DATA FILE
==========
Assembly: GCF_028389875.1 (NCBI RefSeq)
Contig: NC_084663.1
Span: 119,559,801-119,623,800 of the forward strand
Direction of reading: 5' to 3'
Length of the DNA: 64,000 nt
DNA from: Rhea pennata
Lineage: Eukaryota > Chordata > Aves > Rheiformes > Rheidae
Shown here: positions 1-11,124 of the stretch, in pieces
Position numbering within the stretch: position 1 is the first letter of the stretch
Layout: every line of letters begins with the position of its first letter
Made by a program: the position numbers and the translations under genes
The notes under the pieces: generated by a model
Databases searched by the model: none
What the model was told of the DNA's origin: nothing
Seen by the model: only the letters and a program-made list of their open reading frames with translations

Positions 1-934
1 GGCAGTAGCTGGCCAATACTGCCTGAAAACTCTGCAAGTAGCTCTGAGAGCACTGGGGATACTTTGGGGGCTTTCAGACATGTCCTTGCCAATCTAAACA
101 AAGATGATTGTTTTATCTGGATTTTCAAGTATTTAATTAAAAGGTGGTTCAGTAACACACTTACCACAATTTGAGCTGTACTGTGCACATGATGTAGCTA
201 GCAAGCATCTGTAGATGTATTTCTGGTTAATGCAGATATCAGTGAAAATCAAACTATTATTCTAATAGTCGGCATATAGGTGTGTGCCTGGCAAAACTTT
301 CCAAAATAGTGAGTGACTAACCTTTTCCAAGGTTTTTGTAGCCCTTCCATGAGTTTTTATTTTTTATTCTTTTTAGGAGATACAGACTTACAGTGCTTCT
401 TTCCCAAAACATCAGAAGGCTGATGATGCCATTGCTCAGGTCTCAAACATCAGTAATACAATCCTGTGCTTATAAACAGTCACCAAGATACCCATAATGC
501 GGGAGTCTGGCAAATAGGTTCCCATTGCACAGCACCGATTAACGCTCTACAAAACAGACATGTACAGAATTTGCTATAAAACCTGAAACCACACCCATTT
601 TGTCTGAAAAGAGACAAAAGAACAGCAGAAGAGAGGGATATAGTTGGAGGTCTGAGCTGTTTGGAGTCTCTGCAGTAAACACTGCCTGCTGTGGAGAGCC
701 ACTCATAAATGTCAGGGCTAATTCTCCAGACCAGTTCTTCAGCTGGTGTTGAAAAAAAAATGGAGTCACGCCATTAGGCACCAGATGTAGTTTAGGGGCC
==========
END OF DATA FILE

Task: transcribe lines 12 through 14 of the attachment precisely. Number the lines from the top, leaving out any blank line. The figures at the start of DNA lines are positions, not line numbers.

The notes under the pieces: generated by a model
Databases searched by the model: none
What the model was told of the DNA's origin: nothing